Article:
At first glance, the upper corners look abraded/roughed up to me, suggesting somebody removed parts of the design.
With what looks like very bright white paper and the extremely sharp impression, I'm thinking this is an altered India proof. Do you know what that paper looks like? That major gum soak also suggests paper without sizing thar readily absorbs gum, again what India paper does when somebody tries to forge mint stamps with them.
Then the perfs should be checked, ideally against another stamp from the same issue.
Hy - That thought crossed my mind initially but given the fragile nature of India paper I ruled it out for myself. It would be so hard to work with and what would be the point given that the very thin paper stamps are grilled and this is not.
I would love to see what the PF concludes. It is intriguing.
As said earlier, it would be better to see something like this in person.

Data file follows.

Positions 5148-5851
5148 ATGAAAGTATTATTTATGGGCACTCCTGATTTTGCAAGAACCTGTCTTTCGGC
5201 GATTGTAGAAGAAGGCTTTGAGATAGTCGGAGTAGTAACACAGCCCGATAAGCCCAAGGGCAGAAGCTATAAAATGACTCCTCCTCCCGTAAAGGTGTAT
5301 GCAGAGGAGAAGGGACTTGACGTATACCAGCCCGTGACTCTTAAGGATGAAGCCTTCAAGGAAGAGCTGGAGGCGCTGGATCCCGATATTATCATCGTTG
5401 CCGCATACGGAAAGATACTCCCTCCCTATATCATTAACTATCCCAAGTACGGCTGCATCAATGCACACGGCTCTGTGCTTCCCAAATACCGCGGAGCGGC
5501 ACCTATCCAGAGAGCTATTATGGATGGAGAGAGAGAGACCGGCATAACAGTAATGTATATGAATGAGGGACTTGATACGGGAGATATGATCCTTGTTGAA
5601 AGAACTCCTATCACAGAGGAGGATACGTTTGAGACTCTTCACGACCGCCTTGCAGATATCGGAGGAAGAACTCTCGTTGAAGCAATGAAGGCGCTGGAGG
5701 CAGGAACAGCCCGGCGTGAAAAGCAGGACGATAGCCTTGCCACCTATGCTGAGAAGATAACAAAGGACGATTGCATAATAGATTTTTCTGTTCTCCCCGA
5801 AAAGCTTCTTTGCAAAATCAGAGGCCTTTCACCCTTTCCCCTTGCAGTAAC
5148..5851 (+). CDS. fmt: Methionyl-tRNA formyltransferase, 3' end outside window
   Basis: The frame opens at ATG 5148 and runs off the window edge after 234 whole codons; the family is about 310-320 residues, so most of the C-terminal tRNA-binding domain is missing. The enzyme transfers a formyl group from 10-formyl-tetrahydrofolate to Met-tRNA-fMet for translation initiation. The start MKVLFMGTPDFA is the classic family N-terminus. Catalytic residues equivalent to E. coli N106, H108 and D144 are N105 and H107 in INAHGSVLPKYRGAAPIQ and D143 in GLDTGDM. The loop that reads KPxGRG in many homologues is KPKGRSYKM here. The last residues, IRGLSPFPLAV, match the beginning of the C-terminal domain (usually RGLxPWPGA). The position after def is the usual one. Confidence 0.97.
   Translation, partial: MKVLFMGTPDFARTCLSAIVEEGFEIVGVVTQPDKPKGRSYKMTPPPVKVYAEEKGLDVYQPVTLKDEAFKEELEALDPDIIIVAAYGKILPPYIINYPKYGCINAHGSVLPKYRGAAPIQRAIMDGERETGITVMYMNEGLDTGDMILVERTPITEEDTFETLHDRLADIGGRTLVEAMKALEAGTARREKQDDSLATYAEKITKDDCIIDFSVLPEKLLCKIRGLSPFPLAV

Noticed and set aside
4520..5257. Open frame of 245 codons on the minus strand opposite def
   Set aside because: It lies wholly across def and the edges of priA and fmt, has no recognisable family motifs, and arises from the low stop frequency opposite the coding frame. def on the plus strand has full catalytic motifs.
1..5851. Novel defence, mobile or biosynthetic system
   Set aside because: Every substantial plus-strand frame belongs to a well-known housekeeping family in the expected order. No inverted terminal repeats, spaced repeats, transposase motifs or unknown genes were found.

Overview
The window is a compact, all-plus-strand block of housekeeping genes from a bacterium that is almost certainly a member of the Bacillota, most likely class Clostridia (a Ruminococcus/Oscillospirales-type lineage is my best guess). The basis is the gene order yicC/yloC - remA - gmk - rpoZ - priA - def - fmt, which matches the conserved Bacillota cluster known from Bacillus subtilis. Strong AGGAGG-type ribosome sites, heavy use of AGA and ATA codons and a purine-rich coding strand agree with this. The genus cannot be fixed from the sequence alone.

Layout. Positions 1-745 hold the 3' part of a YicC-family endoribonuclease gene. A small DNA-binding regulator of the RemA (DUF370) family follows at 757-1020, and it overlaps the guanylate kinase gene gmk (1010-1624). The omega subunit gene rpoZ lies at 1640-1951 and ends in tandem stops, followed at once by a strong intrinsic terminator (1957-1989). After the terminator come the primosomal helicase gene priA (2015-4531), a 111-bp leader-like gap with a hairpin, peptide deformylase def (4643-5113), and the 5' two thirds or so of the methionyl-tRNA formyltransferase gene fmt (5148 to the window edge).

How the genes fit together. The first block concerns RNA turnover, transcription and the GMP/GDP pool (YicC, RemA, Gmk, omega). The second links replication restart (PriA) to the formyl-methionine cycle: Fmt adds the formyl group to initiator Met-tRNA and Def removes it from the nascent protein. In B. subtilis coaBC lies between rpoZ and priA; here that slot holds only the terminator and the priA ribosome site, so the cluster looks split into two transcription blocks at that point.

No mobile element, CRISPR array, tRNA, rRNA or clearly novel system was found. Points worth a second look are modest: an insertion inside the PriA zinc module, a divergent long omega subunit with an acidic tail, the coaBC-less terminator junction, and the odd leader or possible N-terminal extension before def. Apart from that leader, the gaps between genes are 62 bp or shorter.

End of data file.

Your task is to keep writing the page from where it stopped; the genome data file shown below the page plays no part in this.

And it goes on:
rogdcam, there's a way to work with very thin papers that I won't detail because The Cartel and his ilk don't need new ideas.
I recall a US #1 pair that I was shown to me by a European dealer, who thought it was real but didn't know US stamps. There was something like 1/4" between stamps and 1/2" all around. There's no such thing, of course. And they weren't even lined up, but staggered. What it was was two faulty genuine #1s with backs thinned down to near nothing and glued to a convincing blued paper. The designs were intact; no painting was done. You could just see the shadow of the original edges of the two stamps in Ronsonol. I still wonder what happened to this "piece".
Stampdorkman, how do those perfs look when compared against (say) a #65?
If it's a forgery, which I still strongly suspect, why couldn't have someone been trying to forge a mint #69? Occam's/Ockham's Razor and all that. Not everyone knows or cares about papers for these issues.
As usual, if you decide to send it in, please give us a report back with the results.